Colombian-Canadian video artist Jorge Lozano and I agreed to meet at the Ryerson Image Centre at 4 p.m.
I waited on a bench outside the RIC and impatience almost prevailed when I noticed a wandering man off to the side, clearly waiting for someone too. He stood relaxed wearing dark sunglasses and comfortable black clothes. Instinct decided that this was my man. He took notice of my brisk approach and signaled to me. “Adam?” I felt relieved. “Yes, Jorge it’s a pleasure to meet you.”
Any nervousness dissipated after shaking his hand. The warm tone of his voice welcomed me into our conversation. He made me feel like an old friend.
Lozano is a video artist based out of Toronto. His latest endeavor, the documentary-installation MOVING STILL_still life, is a reflection on the growing gang problems and harsh realities of day-to-day life in Siloé, a small but potently dangerous suburb of his hometown Cali, Colombia.
I sat down with Lozano beside his installation, a massive eight-monitor loop of a thirty-three minute documentary. He explained to me that the installation as is was the first time he had seen it that way.
“This is very much a new piece,” he explained. “Right from the beginning I wanted to do something with multiple screens — a documentary to get that feeling of multiple, simultaneous layers of information.”
For as long as Lozano has been doing video, he has also been doing his part in community building. He began setting up workshops around Toronto for at-risk youth who he thought had the talent but lacked the resources to make anything of it.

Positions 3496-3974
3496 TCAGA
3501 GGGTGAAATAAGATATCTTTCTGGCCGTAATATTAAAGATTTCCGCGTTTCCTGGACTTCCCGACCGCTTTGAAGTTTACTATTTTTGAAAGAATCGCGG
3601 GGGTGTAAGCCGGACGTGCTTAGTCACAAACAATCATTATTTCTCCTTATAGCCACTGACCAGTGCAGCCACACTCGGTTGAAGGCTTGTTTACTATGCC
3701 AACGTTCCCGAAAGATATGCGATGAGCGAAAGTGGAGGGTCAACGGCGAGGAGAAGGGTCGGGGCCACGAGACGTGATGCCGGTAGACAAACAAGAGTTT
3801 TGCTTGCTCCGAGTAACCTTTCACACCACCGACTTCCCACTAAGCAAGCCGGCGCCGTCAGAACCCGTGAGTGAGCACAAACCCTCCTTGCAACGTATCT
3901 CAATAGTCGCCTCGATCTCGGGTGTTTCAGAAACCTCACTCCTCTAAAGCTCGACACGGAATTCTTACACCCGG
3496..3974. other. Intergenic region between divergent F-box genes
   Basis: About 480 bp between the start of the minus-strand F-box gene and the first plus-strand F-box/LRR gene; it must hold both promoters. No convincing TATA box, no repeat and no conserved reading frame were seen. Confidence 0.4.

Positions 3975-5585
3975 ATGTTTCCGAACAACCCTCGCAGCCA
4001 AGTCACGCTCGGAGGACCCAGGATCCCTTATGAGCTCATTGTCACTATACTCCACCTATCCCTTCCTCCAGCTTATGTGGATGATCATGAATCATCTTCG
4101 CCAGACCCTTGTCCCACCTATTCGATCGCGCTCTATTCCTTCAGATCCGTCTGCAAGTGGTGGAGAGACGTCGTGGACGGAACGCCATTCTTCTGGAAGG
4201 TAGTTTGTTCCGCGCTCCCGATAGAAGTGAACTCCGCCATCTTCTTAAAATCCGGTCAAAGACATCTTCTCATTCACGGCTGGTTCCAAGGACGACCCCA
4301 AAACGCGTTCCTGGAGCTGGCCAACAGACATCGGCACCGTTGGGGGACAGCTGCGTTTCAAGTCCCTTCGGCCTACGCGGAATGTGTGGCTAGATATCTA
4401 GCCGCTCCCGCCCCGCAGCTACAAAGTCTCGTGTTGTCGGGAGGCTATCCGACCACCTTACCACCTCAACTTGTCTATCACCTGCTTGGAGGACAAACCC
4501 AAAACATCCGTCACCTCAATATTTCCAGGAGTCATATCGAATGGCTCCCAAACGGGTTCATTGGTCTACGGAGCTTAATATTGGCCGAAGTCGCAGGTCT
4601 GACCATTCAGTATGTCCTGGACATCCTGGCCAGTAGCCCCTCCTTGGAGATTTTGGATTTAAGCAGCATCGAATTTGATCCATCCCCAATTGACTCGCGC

After taking these workshops to his hometown of Cali, he began to make his documentary, which not only depicted the harsh realities of Siloé, but in turn was also a collaborative effort with the youth involved in his workshops.
“I don’t go as a teacher. I don’t go as a psychologist. I don’t go as a father. I just go as a colleague,” he said, choosing his words carefully.
Excluded neighbourhoods such as Siloe tend to lack the resources to steer, or even distract, youth away from gang life. Rather than have them spend their time on guns, drugs and violence, Lozano tells me, “the idea is they go to sleep thinking about their work and wake up thinking about their work.”
Included in the documentary are interviews with various individuals with ties to Colombian gang life, footage of Siloé that was too dangerous for Lozano to film himself and fictionalized gang scenes produced by the youth.
I asked Lozano about the fictionalized scenes, which weren’t obviously fiction to begin with.
“It’s like it’s something of fiction, but it’s representing their life,” he told me. “When they created the work in the workshops, I was kind of opposed because there was so much violence. Then after I realized that, no, that’s their real life.”
These kids were taking a negative and turning it into something positive through Lozano’s workshops.
Colombia has been in a state of war for over 50 years and the goal of these workshops are to turn lives away from war and gang life and give youth opportunities to succeed.
“The works that have been made here, they’ve been shown in festivals, some of them have won film scholarships,” Lozano said.
Through Lozano’s footage of Siloé to the fictionalized footage shot by the youth, it was evident that while these kids might all be in dangerous positions, they are bright and don’t waste opportunity. The final words he gave me are the most inspiring, yet chilling.
“These are talented people right? They are so creative and they are still alive.” He laughed as he told me this, but my jaw was dropped. It’s a simple but haunting premise.
Featured image by Ryan Venedam